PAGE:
allowed to go into new businesses such as providing e-mail addresses. "Letís hope that this
is not a trend for the postal service, because I donít think the American people are quite
ready to be fully under the eagleís eye," he says. [Insight online magazine,
travel. . .
Given the security concerns surrounding air travel (much of which was originally driven by
the needs of "Israel"), it's safe to assume airport/airline surveillance and data
collection/storage is as total as the state of the art permits to it be. Probably few are
aware that the attention of the feds has expanded to encompass train travel:
Amtrak, the financially struggling national passenger rail system, has found a new way to
generate revenue: by snitching.
In return for sharing its passenger manifest with the Drug Enforcement Administration,
Amtrak gets a bounty of 10 percent of any seizures made from its trains. DEA agents use
the information provided by the railroad to determine which passengers fit a "drug courier
profile." Riders unlucky enough to have paid for their tickets with cash or purchased
tickets at the last minute are questioned by federal agents who board the train at the
Albuquerque, N.M., stop. If one of these travelers is carrying a substantial amount of
cash, DEA agents confiscate it as a drug asset and Amtrak takes 10 percent off the
...On its Web site, Amtrak presents pictures of happy, satisfied passengers that the company
cloyingly calls its "guests." A more apt word is "patsies."
The abuses of civil forfeiture - where police agencies profit by confiscating money and
property in the name of drug control - are so widely known even a Republican-controlled
Congress felt the need to address some of them, last year passing the Civil Forfeiture
But those changes came too late for On Hoang Thach, a Vietnamese immigrant with limited
English, who had $148,000 taken from him by federal agents as he was traveling from
California to his home in Boston. According to his attorney, Penni Adrian of Albuquerque,
Thach, 26, was singled out for questioning in February 2000 because he had a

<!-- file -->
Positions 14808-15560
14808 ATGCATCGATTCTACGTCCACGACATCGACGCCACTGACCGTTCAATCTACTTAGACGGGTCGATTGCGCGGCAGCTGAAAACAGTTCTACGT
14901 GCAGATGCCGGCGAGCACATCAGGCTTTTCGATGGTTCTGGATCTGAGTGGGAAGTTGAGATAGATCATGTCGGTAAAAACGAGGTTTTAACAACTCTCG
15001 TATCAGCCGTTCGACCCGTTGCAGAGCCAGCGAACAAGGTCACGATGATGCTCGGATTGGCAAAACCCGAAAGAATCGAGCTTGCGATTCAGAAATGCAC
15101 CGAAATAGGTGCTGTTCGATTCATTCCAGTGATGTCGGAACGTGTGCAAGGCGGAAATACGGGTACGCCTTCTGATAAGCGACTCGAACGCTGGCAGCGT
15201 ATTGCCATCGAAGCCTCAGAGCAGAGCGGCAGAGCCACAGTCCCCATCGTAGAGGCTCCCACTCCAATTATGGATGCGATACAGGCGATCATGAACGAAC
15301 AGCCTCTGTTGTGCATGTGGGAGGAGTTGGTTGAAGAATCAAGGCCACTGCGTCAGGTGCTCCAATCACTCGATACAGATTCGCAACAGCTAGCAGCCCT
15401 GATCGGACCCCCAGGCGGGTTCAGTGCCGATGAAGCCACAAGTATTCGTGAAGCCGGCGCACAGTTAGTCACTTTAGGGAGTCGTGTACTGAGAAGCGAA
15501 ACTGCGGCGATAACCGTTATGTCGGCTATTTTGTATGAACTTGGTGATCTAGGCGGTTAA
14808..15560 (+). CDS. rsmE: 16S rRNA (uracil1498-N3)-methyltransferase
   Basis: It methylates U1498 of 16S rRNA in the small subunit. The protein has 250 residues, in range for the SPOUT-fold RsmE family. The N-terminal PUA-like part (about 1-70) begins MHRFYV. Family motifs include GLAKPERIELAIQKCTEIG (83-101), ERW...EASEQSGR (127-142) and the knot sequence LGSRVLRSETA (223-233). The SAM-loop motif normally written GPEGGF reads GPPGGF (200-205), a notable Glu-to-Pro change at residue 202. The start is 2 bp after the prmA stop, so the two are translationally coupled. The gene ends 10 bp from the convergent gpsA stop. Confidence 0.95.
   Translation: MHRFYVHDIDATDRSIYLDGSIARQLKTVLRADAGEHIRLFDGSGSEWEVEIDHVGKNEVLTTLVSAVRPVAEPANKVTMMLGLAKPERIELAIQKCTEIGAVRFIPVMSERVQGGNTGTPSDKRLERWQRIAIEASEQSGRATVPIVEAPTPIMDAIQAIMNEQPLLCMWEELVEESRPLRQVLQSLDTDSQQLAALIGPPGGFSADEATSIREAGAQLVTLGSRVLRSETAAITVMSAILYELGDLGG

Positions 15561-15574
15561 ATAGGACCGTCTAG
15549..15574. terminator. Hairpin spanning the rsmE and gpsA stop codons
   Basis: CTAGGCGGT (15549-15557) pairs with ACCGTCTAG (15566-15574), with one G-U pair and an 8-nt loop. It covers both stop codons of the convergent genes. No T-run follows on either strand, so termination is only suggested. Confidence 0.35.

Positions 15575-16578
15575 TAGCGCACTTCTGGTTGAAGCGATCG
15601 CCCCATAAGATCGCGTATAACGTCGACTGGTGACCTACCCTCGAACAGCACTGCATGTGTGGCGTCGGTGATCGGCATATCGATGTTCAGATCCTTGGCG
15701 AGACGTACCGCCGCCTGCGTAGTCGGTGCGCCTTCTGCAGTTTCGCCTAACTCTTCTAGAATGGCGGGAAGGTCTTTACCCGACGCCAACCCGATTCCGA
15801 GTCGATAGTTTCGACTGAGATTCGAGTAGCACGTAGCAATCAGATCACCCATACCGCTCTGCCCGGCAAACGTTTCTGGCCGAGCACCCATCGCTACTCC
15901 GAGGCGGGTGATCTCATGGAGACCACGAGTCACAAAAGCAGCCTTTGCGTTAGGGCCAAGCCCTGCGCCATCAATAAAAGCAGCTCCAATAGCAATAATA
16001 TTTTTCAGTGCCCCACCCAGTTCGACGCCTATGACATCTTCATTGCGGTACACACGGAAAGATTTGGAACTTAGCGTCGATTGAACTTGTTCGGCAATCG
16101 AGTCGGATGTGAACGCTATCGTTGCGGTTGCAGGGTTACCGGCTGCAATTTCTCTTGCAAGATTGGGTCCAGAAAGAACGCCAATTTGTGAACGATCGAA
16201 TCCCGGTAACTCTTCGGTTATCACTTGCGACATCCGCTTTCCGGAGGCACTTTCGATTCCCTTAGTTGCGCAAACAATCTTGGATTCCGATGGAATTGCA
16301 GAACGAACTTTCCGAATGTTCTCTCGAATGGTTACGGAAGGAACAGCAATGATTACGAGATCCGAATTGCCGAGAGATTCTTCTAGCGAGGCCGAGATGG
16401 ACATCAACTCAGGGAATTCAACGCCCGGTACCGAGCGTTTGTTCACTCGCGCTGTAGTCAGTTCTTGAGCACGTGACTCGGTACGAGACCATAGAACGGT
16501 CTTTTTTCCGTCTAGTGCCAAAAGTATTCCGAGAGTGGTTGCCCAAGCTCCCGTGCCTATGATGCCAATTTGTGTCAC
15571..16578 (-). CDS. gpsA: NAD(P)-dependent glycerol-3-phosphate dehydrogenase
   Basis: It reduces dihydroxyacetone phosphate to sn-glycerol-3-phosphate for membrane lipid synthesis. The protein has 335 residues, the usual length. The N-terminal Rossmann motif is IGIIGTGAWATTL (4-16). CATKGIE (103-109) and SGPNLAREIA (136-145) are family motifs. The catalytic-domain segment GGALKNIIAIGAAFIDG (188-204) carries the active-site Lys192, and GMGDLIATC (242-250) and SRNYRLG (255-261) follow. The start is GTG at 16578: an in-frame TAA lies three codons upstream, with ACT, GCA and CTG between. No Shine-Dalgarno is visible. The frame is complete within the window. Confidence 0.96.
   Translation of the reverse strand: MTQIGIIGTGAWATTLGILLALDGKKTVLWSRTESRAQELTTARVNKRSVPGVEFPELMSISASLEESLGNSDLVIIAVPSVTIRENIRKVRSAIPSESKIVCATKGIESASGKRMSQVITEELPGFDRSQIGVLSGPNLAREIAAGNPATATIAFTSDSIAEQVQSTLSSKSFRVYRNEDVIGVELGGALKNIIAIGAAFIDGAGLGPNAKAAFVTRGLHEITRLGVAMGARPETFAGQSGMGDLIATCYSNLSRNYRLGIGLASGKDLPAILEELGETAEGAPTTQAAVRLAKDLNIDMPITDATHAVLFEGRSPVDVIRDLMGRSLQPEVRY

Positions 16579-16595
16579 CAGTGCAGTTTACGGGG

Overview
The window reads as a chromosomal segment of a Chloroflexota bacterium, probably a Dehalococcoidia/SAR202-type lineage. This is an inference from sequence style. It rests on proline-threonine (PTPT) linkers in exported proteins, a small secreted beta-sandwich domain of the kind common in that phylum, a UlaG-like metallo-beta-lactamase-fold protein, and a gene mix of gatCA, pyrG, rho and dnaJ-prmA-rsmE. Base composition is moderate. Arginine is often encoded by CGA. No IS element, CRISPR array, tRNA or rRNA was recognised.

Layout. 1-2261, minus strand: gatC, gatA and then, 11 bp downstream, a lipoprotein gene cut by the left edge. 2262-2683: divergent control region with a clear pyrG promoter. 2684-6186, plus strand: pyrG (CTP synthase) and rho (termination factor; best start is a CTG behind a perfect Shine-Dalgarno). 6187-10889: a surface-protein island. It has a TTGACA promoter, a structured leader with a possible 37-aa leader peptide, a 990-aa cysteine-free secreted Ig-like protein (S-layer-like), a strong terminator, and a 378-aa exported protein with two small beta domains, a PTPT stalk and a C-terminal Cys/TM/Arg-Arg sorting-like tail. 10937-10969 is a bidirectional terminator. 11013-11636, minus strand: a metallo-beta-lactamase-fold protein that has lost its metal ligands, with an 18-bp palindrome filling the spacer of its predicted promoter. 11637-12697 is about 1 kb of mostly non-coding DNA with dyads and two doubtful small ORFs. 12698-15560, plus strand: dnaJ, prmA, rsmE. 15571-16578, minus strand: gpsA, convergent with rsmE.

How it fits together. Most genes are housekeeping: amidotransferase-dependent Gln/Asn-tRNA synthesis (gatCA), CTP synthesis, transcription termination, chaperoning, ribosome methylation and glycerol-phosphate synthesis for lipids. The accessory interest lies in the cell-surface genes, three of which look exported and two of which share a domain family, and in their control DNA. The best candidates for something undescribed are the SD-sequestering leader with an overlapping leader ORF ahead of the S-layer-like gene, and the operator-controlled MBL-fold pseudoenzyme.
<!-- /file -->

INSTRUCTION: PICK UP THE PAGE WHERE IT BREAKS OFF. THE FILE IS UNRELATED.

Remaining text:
minority-sounding name, had paid for his one-way ticket with cash and didn't give a
call-back number at the time of the reservation.
During the stop in Albuquerque, Thach was approached in his roomette by federal agents. The
DEA says Thach gave an agent permission to search the fanny pack he was carrying. But
attorney Adrian said Thach didn't understand what was happening.
She said a transcript provided by the government of the taped conversation was missing
important snippets from the original tape. "In many places where (Thach) made clear he
didn't know what the agents were saying, those were left out of the transcript," said
Adrian. For example, the exchange where "the agent said to my client 'how old are you' and
my client answered 'I have three children,' " was left out of the transcript.
After the $149,000 was found in the fanny pack, which Thach claimed were gambling proceeds,
the bills were taken outside to a drug-sniffing dog. But the dog did not alert to the
presence of drugs. So the agents tried again with a second dog. It finally provided the
desired result. (Despite studies that show upwards of 96 percent of all money in
circulation is contaminated with drug residue, police use drug-dog alerts as a basis to
claim the money is part of the drug trade.) The DEA agents told Thach his money was
suspected drug assets, took all but $1,000, enough so Thach could continue his trip home,
and left him with a receipt. Thach was not charged with a crime, but he has had to post a
$5,000 bond and hire an attorney to help him get his money back. The federal trial is set
Certainly it is unusual and suspicious for someone to be carrying that kind of cash, but
there was no actual evidence of wrongdoing. Thach was carrying legal tender, that is before
the agents relieved him of it. And no doubt Amtrak got its piece.
Bill Schulz, Amtrak's vice president of corporate communications, says he doesn't know when